Roger Knox

Aboriginal and Torres Strait Islander readers are advised that this story contains names and photos of those who have died.

 National Indigenous Music Awards Hall of Fame

The Australian Music Vault is proud to honour the achievements of the 2018 National Indigenous Music Awards (NIMA) Hall of Fame inductee, Roger Knox. The NIMAs are recognised as Australia’s most prominent showcase of Indigenous Australian music from across the country. The Awards celebrate the achievements of both emerging and established artists, and have recognised the lifetime achievements of many artists including Kutcha Edwards, Vic Simms, Henry “Seaman” Dan, Archie Roach, Auriel Andrew, Jimmy Little, Coloured Stone, No Fixed Address and Warumpi Band among many others.

In a career spanning four decades, Roger Knox’s music has brought joy and healing to audiences in remote communities and capital cities, and in prisons throughout Australia, Canada and North America. Born in Moree in 1948, Roger Knox grew up on the Toomelah Aboriginal Mission Station on the Queensland/New South Wales border, a proud member of the Gomeroi Nation. Life on the Mission with his 11 siblings was tough but Roger found comfort in music both in church, where his Grandmother was a Sunday School teacher, and around the campfire where his family and community sang gospel and country and western songs.

“That sort of music I knew growing up with was them old gospel songs and even today, I still, I come home after a long trip maybe 2 o'clock in the morning and I can't settle down and relax, I just get the guitar out and I just sit there and sing some of these old gospel songs. And that's the music we knew, you know. We’d just gather, singing, and these old songs would turn into medleys and have hand clapping, it was fantastic.”

Toomelah Aboriginal Mission Station, Boggabilla, c.1950s.

Courtesy of Roger Knox and Family

At age 17, Roger moved to Tamworth where he spent ten years working, raising a family and honing his craft singing and playing guitar. Roger had his first taste of performing at local haunt, Joe Maguire’s pub, and he was a regular performer at community events and talent shows before being spotted by promoter Bryan Young in 1980.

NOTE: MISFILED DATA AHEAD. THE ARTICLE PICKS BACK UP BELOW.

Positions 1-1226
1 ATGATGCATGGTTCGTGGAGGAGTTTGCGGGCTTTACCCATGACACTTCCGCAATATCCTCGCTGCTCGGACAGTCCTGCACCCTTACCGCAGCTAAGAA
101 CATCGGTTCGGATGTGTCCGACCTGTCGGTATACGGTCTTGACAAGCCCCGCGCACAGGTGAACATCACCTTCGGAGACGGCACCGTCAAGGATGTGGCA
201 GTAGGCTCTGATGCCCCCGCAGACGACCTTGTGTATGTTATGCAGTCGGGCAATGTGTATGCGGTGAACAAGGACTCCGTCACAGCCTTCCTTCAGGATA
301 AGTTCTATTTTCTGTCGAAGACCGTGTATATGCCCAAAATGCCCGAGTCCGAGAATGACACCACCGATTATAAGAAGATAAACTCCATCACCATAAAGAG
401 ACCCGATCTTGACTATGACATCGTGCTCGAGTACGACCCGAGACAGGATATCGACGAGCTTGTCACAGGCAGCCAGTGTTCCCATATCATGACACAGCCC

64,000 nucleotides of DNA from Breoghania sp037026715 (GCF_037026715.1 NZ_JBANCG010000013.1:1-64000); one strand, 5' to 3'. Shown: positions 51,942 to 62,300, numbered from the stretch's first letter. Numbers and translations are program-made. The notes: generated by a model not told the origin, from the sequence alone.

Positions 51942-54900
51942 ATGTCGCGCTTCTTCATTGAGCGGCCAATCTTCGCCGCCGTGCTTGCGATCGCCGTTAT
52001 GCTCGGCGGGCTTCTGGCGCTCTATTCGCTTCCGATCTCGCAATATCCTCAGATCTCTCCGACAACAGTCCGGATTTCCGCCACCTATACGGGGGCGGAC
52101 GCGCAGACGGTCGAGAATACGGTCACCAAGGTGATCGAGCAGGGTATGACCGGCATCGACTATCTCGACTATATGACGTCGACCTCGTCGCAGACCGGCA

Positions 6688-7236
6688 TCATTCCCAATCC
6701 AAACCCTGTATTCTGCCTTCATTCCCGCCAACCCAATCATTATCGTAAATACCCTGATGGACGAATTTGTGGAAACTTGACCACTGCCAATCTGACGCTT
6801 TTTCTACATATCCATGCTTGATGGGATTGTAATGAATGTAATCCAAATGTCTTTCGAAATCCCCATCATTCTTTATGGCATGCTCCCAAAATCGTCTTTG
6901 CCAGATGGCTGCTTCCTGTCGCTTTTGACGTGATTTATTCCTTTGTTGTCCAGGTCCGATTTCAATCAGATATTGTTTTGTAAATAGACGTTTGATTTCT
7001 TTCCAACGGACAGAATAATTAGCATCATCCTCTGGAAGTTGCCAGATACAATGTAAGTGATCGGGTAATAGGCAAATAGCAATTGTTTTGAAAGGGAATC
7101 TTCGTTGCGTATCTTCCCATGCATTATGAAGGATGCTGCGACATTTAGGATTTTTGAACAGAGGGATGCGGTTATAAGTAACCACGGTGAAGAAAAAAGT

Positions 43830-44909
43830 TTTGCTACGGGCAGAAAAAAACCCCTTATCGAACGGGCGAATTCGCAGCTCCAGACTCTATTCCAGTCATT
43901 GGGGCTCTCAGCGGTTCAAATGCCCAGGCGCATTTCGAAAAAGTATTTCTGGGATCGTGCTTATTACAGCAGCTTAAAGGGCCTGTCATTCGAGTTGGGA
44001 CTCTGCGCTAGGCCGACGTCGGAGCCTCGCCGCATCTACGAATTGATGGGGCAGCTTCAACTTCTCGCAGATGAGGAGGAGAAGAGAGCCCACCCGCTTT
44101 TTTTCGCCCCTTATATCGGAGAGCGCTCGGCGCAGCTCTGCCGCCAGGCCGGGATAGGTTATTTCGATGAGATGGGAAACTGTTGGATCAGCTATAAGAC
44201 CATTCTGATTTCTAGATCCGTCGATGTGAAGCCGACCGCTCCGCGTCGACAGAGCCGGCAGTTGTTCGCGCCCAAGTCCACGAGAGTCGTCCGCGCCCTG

A professional career beckoned as Roger joined Young’s touring group visiting remote communities across a wide sweep of northern and central Australia, however, tragedy struck the group the following year when the party was involved in two separate light airplane accidents on one day.

Early publicity photo of Roger Knox before the plane crash c. 1980.

Courtesy of Roger Knox and Family

Roger sustained serious injuries in the crash including severe burns. Following many months in hospital and on painkillers, Roger decided to return to Toomelah where his great aunty used her knowledge of bush medicine to help heal him in body and mind. Roger’s rehabilitation was also aided by a renewed connection to country and by his family’s support in pursuing his love of music.

In 1983, Roger released the first of his five albums, Give It A Go, and was soon touring again with his family band, Euraba. This was followed in 1986 by the Gospel Album which he dedicated to the memory of his grandmother. Holding firm to his belief in the power of music to lift people up, Roger spent the next 15 years performing in prisons and juvenile detention centres in Australia, Canada and the America both with Euraba and with Vic Simms, Bobby McLeod, Jack Walker and Chicka Dixon.

"To me, maybe there are some communities where you didn’t get a big crowd. But one thing old Bryan would say: “If there’s only 10 people and 14 dogs, give 100% effort. And since then, that's how I do things. 100% no matter what it is. And I guess later on down the track I did prison performances, and you know once you get into those prisons, you get sour frowns and hate stares and it takes a while to get people motivated because of the situation they’re in, but then you keep on working hard and eventually they’ll come, rise up and start feeling good, and everything goes well."

Roger Knox and Euraba performing at Wacol Jail, Queensland c. 1990s

Courtesy of Roger Knox and Family

As a respected community elder and activist Roger has played an important role in events such as the annual Survival Day and Myall Creek Memorial Service concerts which have challenged our understanding of Australian history. With an eye to the future he is also actively involved in mentoring the next generation of performers through his work on the Aboriginal Cultural Showcase during the Tamworth Country Music Festival and the Awakening Voices of Harmony, the Aboriginal Choir of Warwick.

Never one to seek out accolades Roger was named both NAIDOC National Entertainer and NAIDOC NSW Entertainer of the Year in 1993. Other honours followed including Hands of Fame in Tamworth in 2004 and the Jimmy Little Lifetime Achievement Award at the Deadly Awards in 2006. His music continued to reach new audiences during the 2000’s through his involvement with the Buried Country book, film and concert tours. His most recent album, Stranger In My Land (2012) in collaboration with Chicago-based musician Jon Langford, has seen him return to international concert stages where he continues to win over new fans with his smooth vocal stylings and songs of hope and survival.





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